Russian President Vladimir Putin has said that he agrees with the provisions of Russia's Constitution barring a president from seeking a third consecutive term in office.
"I know that in our society there are thoughts about the stipulation that one person can't stay on as president for more than two terms in a row. I don't think it's an important matter, but I do agree with this stipulation," Putin said, speaking at his annual state-of-the-nation address to Russian lawmakers in Moscow on Wednesday.
Putin noted that he agreed with the proposal to ban Russian lawmakers, governors, the prime minister and other senior officials from having dual citizenship or residence permits abroad, and proposed introducing these and other limitations at the constitutional level.
Putin said any changes to the constitution must be approved by citizens via a vote.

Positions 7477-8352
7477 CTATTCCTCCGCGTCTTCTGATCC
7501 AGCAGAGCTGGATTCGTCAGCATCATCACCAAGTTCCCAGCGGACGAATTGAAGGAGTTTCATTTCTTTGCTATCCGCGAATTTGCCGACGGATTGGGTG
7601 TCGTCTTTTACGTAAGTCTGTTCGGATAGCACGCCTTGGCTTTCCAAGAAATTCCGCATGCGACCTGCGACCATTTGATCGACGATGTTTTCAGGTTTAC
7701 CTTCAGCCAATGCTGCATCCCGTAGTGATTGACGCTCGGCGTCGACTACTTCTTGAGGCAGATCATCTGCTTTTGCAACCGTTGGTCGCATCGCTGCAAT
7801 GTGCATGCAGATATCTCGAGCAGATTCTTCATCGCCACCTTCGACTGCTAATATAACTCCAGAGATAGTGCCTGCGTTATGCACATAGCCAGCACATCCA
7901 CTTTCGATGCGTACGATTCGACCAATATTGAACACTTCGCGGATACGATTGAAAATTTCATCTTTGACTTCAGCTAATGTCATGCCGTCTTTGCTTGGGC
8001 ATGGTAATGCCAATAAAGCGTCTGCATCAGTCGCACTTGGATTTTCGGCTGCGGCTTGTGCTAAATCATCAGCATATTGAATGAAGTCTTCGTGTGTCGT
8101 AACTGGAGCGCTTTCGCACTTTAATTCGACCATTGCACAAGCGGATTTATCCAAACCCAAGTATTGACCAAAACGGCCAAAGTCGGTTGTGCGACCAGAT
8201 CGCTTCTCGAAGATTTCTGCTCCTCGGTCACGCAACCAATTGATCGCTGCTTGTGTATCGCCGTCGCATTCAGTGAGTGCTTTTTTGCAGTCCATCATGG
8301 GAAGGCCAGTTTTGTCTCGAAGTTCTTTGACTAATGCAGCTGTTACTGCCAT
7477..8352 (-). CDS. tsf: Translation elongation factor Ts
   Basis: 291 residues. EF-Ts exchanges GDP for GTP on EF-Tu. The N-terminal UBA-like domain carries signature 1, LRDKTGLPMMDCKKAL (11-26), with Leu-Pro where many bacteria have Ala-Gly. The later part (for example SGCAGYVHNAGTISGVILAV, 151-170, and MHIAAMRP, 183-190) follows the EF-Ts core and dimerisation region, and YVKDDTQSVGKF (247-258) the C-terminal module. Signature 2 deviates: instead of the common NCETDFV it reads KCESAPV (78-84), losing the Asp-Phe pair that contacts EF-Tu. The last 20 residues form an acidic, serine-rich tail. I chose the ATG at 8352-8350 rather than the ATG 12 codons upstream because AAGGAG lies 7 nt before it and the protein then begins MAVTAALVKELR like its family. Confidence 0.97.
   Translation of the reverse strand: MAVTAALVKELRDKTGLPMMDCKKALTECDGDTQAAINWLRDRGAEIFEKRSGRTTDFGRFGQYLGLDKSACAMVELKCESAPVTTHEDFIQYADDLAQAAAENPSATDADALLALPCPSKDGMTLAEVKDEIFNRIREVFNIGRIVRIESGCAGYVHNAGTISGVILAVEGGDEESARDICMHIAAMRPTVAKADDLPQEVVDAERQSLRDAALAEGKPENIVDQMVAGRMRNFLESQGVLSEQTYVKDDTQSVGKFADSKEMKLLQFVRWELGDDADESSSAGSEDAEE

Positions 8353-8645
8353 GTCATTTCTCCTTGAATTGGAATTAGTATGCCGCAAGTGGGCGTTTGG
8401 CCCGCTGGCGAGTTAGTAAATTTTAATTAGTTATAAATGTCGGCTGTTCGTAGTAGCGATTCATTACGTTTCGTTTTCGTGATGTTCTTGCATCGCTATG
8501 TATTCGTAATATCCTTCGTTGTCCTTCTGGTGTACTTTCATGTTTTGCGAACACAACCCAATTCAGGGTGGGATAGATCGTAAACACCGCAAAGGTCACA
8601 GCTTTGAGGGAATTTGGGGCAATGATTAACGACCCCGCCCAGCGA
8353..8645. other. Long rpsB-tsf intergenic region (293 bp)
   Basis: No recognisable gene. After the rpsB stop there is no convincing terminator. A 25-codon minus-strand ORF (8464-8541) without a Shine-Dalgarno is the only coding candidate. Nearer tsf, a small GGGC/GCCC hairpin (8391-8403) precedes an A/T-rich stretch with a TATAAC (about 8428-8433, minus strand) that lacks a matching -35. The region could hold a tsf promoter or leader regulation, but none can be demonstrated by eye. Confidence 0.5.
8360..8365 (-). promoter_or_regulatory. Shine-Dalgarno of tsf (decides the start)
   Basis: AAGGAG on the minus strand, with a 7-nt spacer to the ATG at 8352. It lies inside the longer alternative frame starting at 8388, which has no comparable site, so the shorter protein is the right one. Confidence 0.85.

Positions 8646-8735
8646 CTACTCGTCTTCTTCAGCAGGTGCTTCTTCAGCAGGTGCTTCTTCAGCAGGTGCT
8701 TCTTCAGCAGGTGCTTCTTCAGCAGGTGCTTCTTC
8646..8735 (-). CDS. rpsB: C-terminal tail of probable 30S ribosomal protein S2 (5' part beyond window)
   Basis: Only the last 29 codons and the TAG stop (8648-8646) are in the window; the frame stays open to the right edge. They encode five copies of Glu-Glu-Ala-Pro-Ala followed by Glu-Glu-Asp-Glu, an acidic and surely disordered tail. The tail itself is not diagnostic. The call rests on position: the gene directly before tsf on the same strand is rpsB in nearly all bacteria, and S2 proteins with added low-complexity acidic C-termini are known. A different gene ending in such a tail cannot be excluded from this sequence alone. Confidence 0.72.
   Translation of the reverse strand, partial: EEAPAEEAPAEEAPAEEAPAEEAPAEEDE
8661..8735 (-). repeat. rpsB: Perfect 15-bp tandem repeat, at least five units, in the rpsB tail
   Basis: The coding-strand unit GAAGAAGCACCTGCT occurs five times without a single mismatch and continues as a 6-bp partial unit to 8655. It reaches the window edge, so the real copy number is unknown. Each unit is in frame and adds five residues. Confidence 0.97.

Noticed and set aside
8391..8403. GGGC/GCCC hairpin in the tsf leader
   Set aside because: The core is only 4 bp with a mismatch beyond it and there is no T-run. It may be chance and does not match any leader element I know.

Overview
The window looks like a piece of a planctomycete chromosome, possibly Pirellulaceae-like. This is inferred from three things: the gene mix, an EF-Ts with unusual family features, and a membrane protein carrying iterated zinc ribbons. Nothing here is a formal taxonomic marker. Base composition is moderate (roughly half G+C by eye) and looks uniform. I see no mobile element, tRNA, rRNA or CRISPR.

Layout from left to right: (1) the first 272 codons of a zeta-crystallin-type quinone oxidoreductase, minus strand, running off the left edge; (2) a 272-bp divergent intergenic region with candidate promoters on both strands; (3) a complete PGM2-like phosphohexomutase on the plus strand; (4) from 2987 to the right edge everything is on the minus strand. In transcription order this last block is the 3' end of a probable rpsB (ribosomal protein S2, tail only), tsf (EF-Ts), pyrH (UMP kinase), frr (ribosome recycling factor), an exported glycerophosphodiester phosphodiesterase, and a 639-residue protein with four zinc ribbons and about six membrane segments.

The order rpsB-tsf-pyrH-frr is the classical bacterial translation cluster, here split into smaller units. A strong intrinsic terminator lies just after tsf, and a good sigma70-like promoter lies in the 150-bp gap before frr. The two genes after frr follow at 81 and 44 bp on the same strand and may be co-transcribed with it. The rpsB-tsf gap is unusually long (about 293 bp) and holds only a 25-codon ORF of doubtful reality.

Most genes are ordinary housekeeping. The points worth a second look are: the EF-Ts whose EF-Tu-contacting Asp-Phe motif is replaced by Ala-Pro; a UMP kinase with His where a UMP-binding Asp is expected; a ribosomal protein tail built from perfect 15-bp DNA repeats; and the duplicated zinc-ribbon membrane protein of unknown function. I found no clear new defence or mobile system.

He stressed, however, that there was no need for a new constitution, saying "the potential of the Constitution of 1993 is far from being exhausted."
Speculation about the Russian president's views on constitutional term limits began last month, when, at his annual end-of-year press conference, Putin said the limits on consecutive terms "could be removed" if a consensus in society was reached.
Putin, 67, became Russia's president on January 31, 1999, winning elections in 2000 and 2004. In 2008, upon completion of his second term in office, Putin left the presidency and was appointed as Russia's prime minister by President Dmitry Medvedev. In 2012, Putin ran for and won his third non-consecutive term as president, with the presidential term extended to six years. He won reelection in 2018, and is expected to complete his fourth term as president in 2024.